Tess was Shady's last foal and she was Pam's horse. She allowed me to ride and play with her but she made it clear that Pam was her favorite person in the whole world. She was the embodiment of dominance deferring only to her mother. She took no notice as to breed, size, or gender of the horse, it would recognize her place as leader. She was smooth as glass to ride and extremely intelligent. Pushing around the footlocker in front of her stall was her speciality and if it wasn't locked, she would raid it for whatever was edible inside.
She could be argumentative on the trail but her biggest flaw was she would sometimes make bad decisions. The other thing she inherited from Shady was her loud neigh and once she arrived at the new boarding stable the other boarders found her annoying. As soon as she became aware of Pam's arrival she would sound off. If Pam didn't show up at her stall quick enough she would sound off again and when it was time for Pam to go home, she always said goodbye, loudly. As a trail ride on her required constant attention and Mayo was a very relaxing ride we would take turns with the horses when we would take a ride together.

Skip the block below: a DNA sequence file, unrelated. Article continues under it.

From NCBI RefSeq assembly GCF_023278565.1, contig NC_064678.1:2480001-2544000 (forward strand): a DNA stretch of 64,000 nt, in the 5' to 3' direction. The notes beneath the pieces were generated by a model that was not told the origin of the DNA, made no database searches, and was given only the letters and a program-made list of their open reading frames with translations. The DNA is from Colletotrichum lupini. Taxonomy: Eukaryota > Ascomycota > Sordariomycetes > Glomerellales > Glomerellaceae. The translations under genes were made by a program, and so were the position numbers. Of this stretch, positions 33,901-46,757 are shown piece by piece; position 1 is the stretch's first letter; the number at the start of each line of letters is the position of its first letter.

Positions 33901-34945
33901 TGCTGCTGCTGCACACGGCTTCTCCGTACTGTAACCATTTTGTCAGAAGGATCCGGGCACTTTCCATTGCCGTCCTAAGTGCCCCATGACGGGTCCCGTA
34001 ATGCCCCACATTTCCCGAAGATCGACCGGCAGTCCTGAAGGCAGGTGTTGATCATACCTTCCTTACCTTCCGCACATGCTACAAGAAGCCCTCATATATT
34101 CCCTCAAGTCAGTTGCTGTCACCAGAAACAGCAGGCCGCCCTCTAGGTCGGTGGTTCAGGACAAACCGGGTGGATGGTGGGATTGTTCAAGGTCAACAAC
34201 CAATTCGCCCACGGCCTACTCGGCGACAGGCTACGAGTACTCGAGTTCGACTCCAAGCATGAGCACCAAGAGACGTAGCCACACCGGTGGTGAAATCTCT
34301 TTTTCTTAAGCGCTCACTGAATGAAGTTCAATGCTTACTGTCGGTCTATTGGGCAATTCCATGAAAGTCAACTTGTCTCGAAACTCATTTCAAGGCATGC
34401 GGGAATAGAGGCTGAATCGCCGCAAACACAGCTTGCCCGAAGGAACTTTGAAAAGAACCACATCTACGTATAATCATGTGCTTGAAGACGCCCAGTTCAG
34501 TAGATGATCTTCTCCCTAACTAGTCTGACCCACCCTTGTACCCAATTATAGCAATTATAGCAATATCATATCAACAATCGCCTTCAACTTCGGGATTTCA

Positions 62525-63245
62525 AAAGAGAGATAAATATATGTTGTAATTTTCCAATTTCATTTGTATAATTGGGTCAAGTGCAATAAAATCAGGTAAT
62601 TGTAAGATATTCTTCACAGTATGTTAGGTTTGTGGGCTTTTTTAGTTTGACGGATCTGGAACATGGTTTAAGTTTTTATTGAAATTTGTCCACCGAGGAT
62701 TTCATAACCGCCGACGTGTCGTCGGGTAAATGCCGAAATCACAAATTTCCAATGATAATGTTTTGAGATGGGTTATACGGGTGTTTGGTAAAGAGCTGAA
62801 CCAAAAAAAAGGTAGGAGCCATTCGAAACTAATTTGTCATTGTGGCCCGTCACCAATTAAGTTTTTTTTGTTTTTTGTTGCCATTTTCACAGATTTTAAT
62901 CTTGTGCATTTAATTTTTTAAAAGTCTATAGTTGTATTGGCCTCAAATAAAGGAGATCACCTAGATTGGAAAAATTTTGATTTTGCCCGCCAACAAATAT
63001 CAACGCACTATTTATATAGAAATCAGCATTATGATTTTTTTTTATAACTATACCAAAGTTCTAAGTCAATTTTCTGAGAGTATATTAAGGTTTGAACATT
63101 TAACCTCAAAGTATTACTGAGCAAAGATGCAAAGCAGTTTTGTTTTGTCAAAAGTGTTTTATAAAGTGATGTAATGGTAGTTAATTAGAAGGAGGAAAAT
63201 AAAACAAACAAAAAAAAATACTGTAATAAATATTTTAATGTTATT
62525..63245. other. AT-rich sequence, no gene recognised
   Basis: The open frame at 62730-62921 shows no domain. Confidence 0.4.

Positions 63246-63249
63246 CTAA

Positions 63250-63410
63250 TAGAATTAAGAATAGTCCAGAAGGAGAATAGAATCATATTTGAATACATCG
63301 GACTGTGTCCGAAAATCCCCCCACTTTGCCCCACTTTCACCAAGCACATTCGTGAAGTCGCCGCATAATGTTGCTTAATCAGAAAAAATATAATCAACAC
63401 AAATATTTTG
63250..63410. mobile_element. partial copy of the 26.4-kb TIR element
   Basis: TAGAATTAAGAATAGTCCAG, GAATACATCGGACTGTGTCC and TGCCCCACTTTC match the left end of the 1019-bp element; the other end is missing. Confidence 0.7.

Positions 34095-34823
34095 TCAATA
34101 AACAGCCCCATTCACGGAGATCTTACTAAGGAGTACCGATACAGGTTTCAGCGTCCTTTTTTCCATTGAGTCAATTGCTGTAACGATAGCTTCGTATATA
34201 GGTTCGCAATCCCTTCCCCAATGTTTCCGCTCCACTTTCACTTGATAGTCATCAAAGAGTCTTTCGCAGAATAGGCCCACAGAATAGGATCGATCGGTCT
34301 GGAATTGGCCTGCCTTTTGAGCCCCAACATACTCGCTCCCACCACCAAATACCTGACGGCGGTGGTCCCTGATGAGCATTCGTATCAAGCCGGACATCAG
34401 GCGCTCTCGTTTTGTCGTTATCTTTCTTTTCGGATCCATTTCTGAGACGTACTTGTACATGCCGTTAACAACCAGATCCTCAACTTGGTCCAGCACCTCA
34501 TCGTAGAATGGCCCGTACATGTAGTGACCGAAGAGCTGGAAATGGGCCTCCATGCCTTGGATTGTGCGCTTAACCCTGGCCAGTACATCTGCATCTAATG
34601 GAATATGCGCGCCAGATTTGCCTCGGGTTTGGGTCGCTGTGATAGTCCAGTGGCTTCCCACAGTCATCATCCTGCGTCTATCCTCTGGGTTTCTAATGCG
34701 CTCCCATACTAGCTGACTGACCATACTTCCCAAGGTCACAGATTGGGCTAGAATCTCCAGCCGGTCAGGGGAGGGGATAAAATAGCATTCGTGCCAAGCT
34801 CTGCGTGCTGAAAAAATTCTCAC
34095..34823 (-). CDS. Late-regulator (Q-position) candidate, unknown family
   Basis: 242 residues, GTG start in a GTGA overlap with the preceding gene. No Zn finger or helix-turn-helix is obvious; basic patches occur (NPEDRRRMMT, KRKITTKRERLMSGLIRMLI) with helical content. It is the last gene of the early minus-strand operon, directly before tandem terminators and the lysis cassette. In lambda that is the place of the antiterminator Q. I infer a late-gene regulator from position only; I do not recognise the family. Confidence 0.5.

On one of my solo rides with Mayo, we were riding a narrow mountain trail when I came upon a tree down across the trail. It was too big to step over so I decided that the best path was uphill to go around it. One should always listen to your horse as they just may know something you don't but in this case I didn't. He refused to go uphill and I kept insisting. He finally gave in and we started up the bank which quickly gave way spilling both of us on the trail. I smacked my head on the hard trail and found myself looking at the underside of the horse. He carefully stepped over me and took off at the gallop back down the trail. Before moving I too a quick inventory and other than a splitting headache I seemed fine. Quickly I realized he was heading toward a switchback in the trail then back to the stable. I could see the return trail below me so I slid down the hillside and waited in the trail for him. When he saw me he ran up to me, stopped so I could mount, and we headed home. Two important things came out of that, the first being a helmet. I never rode on the trail again without one and usually wore one in the arena also. The second thing was that I now knew to trust his judgement on the trail. I also got a helmet for Pam and its a good thing I did.